1120 SW 5th Avenue, Suite 1000, Portland, OR 97204
The City of Portland has approximately 9,000 UICs (drywells, sumps, trench drains) that collect stormwater from public rights-of-way and discharge it into subsurface soil. UICs are most prevalent in east Portland where subsurface soils support greater stormwater drainage and infiltration rates. For many areas east of the Willamette River, UICs are the only form of stormwater management available.
UICs are an essential element of Portland’s comprehensive watershed strategy to use stormwater as a resource. When UICs infiltrate stormwater into subsurface soils, the soils filter and cool the water. The filtered stormwater eventally passes into groundwater and eventually helps recharge streams.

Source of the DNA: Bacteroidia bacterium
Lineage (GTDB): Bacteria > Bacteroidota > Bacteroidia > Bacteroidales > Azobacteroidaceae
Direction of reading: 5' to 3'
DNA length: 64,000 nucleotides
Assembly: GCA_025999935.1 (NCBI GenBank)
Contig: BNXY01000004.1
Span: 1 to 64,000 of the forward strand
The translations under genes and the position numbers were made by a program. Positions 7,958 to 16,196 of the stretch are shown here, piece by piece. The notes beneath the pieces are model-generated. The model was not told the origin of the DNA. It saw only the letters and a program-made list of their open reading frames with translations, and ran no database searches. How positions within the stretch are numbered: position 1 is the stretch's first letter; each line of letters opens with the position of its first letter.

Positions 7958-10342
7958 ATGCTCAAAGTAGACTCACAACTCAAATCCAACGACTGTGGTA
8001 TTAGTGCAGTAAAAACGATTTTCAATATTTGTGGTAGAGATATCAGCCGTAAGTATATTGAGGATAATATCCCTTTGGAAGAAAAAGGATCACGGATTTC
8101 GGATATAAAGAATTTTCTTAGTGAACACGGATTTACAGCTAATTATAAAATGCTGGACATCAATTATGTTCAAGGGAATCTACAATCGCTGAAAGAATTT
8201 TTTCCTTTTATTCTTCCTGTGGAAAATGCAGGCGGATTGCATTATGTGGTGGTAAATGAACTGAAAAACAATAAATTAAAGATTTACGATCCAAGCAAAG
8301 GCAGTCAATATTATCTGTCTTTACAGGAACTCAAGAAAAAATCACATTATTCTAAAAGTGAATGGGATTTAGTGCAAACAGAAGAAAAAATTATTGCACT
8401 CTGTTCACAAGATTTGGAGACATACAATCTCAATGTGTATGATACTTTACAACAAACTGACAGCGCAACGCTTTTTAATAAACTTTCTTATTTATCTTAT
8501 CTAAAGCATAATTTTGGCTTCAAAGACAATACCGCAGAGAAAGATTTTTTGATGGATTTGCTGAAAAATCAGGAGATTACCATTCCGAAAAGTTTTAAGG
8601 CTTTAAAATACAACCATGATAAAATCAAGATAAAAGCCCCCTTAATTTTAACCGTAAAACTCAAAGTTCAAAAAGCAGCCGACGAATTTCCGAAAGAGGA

UICs are an essential element of green streets, which are vegetated curb extensions or streetside planters. UICs are generally four feet in diameter and about 30 feet deep. They provide an infiltration point for overflow during large storm events when stormwater cannot be fully infiltrated through swales, planters, or other surface infiltration facilities. UICs also preclude the need to install or increase the capacity of piped stormwater infrastructure that eventually discharges into local surface water bodies, including Johnson Creek, the Columbia Slough, and the Willamette River.
Washington Hydrogeology Symposium
A serious security vulnerability known as "Heartbleed" was recently discovered in OpenSSL, a popular software library commonly used by many websites on the internet to encrypt communication between a user's computer and a web server.
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